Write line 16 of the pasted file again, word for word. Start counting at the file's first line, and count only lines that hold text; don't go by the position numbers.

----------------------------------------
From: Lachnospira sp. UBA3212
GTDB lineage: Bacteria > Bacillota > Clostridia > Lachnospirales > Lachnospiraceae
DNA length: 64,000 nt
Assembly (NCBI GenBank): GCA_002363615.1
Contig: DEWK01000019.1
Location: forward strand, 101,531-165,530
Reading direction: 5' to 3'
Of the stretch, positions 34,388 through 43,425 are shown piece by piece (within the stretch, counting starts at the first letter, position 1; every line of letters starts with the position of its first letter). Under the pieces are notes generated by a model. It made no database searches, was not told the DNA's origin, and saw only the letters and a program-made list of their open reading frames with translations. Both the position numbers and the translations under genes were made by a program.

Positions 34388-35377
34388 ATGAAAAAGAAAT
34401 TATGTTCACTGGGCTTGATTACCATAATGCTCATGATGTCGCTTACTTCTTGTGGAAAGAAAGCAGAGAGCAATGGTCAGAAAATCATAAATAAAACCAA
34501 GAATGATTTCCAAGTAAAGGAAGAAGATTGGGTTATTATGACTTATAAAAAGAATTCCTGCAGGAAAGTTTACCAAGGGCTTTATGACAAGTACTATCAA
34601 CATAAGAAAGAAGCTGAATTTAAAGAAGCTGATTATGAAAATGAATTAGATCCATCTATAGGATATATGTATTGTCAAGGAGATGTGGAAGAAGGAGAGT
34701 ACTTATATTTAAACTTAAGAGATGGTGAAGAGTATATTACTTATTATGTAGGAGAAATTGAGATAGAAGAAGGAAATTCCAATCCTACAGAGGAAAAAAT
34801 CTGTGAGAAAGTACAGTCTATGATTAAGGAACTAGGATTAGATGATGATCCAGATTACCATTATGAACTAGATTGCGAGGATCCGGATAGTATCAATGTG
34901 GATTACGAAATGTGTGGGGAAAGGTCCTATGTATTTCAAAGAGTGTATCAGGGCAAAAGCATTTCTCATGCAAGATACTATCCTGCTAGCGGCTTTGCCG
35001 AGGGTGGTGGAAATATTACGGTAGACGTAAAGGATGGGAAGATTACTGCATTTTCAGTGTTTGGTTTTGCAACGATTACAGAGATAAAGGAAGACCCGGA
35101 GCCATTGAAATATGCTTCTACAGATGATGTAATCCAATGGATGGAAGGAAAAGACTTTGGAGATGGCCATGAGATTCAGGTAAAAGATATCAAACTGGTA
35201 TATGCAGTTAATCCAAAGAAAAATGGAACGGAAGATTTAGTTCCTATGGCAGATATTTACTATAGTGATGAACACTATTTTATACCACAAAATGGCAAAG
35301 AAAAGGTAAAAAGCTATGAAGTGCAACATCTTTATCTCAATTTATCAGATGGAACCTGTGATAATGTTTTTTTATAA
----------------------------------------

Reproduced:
34901 GATTACGAAATGTGTGGGGAAAGGTCCTATGTATTTCAAAGAGTGTATCAGGGCAAAAGCATTTCTCATGCAAGATACTATCCTGCTAGCGGCTTTGCCG